Wrongful constructive discharge

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"[P]laintiff worked as a banquet captain and a shift manager [at a hotel]. . . .  [Plaintiff discovered violations of Oregon liquor laws by other employees] . . .  After plaintiff reported the violations to Peregrina [his supervisor], Peregrina began treating plaintiff differently by refusing to allow him to take rest and meal breaks, reducing his work hours, making his job harder by reducing his staff, [etc.]. . . .  Eventually, Peregrina demoted plaintiff to waiter.  Plaintiff quit his job."

"'[C]onstructive discharge' is not, in itself, a tort - it is simply an alternate means of establishing the element of discharge in a claim for wrongful discharge.  Thus, a plaintiff may satisfy the discharge prong of a wrongful discharge claim by pleading and proving a 'constructive discharge,' but the plaintiff must nonetheless establish a motive for the constructive discharge that gives rise to liability for wrongful discharge."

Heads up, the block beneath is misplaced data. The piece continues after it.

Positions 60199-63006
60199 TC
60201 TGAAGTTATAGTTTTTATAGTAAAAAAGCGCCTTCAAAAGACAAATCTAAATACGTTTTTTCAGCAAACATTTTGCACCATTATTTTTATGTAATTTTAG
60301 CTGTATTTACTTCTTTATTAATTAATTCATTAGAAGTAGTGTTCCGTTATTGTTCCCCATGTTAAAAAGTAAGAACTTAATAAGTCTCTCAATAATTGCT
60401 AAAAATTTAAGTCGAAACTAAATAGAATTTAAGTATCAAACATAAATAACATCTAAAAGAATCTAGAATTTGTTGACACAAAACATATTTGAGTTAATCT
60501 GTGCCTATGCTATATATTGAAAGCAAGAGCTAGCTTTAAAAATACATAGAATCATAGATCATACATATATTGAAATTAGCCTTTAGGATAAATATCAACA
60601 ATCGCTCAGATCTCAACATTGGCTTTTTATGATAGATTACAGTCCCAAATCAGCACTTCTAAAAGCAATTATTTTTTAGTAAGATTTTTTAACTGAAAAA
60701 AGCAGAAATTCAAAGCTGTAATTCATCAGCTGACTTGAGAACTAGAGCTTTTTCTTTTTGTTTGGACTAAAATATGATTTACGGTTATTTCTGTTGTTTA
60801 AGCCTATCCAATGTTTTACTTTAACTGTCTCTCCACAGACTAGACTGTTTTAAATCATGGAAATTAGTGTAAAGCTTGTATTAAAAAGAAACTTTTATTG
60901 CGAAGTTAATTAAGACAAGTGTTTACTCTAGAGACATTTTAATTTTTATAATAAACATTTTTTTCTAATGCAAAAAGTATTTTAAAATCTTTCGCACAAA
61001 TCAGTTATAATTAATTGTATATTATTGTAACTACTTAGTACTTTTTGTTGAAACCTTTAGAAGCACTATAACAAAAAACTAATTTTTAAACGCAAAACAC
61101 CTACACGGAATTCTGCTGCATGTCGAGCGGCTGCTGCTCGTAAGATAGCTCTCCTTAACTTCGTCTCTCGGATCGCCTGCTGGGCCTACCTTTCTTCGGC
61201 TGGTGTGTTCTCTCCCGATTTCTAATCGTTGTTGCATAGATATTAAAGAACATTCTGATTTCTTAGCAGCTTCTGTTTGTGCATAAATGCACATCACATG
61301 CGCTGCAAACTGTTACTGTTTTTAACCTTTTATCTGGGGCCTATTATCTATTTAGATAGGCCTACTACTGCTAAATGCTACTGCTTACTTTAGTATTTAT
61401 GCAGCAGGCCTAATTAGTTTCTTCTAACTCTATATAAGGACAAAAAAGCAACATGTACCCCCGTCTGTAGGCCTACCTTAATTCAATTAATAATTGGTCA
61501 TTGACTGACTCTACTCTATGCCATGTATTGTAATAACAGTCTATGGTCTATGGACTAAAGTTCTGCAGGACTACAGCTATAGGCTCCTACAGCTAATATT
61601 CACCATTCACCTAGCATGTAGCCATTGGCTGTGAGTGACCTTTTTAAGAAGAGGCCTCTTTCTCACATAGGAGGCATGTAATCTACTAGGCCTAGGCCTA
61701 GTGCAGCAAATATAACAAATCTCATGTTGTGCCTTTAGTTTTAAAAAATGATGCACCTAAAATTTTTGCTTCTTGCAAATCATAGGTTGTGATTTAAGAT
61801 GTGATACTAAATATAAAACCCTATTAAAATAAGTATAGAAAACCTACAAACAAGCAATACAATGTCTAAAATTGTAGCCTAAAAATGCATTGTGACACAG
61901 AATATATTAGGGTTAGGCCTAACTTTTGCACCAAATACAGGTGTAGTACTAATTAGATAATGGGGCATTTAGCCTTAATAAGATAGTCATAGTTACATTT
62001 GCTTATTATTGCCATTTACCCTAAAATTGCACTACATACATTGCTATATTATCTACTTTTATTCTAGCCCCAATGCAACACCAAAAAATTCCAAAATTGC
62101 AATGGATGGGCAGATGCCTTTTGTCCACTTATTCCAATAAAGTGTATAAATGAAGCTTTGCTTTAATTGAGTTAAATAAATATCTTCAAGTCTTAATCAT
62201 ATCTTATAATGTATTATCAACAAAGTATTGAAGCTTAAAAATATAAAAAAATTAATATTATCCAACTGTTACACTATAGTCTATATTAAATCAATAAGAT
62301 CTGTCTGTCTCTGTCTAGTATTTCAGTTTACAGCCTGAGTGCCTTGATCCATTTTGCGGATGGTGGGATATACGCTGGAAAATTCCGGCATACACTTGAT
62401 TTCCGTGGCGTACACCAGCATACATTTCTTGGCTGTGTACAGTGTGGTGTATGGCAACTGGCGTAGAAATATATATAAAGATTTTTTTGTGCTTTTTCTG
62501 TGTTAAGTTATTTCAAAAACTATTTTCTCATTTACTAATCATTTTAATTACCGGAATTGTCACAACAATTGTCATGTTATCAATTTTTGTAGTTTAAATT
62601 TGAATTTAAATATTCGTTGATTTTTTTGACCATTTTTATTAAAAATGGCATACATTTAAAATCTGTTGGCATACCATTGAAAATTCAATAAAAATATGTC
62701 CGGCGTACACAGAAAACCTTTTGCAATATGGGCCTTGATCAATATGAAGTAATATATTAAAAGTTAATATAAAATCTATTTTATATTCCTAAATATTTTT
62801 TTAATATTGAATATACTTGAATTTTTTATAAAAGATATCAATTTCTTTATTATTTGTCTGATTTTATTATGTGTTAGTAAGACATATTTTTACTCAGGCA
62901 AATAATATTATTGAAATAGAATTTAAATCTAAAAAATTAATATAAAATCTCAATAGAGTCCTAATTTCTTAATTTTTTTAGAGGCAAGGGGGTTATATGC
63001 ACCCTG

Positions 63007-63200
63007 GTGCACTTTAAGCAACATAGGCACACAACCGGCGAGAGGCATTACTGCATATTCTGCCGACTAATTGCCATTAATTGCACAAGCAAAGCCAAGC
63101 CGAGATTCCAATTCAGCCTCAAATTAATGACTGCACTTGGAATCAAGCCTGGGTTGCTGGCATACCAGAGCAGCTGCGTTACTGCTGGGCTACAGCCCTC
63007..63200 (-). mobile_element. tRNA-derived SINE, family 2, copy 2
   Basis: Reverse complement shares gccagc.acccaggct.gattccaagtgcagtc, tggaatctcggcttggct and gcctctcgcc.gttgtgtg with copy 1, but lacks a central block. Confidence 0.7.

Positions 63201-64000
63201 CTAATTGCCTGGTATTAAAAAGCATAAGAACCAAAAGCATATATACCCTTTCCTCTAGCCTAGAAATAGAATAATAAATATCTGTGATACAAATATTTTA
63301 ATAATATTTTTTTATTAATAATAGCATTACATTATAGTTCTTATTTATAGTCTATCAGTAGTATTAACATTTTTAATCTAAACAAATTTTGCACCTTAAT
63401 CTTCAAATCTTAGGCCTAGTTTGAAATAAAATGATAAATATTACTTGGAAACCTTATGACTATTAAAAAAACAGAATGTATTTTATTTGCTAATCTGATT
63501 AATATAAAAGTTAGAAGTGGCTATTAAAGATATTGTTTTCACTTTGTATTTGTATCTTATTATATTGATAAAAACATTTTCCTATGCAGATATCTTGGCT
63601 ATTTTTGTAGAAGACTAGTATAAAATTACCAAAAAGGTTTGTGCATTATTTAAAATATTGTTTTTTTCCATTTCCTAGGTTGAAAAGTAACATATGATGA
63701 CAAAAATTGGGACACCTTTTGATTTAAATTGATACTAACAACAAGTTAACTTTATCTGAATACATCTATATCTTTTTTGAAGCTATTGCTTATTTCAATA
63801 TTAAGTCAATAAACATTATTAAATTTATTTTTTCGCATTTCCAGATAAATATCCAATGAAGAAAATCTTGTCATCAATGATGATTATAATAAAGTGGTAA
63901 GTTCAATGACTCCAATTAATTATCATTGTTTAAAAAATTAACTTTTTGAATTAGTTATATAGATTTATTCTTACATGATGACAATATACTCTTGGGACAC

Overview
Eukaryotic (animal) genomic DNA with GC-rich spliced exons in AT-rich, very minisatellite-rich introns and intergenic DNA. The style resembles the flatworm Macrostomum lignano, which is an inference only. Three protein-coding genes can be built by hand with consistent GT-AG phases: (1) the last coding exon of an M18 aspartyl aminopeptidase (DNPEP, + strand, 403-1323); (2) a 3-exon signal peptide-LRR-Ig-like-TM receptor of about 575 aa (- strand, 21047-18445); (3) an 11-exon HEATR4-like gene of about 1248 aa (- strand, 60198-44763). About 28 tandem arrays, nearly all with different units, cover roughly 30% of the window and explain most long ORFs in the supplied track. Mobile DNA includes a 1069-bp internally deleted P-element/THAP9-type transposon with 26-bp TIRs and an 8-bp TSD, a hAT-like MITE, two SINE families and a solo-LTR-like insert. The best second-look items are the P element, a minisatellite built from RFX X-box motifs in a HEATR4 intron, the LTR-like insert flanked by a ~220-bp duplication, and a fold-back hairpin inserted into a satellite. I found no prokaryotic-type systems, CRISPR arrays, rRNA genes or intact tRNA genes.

"Plaintiff contends that he has presented evidence from which the jury could find that Wilsonville's motivation in constructively discharging him was to retaliate for plaintiff's exercise of a job-related right or an important societal obligation."

"The reporting of [liquor law] violations, although potentially in [the plaintiff's] personal interest, is not a right of employment; no statute, rule, constitutional provision or case law confers it."

"We recognize that the statutes and administrative rules relating to [Oregon liquor laws] reflect a strong general public policy favoring compliance with the laws governing the service of alcoholic beverages. . . .  However, in the absence of some express legislative or administrative statement, we decline to infer, and we cannot create, a 'substantial public duty' on the part of [liquor] service permittees to report [liquor law] violations of their coworkers."

"[W]e conclude that there was no evidence from which the jury could find the essential element of a motive by Wilsonville to discharge plaintiff for engaging in either a job-related right or carrying out an important societal obligation."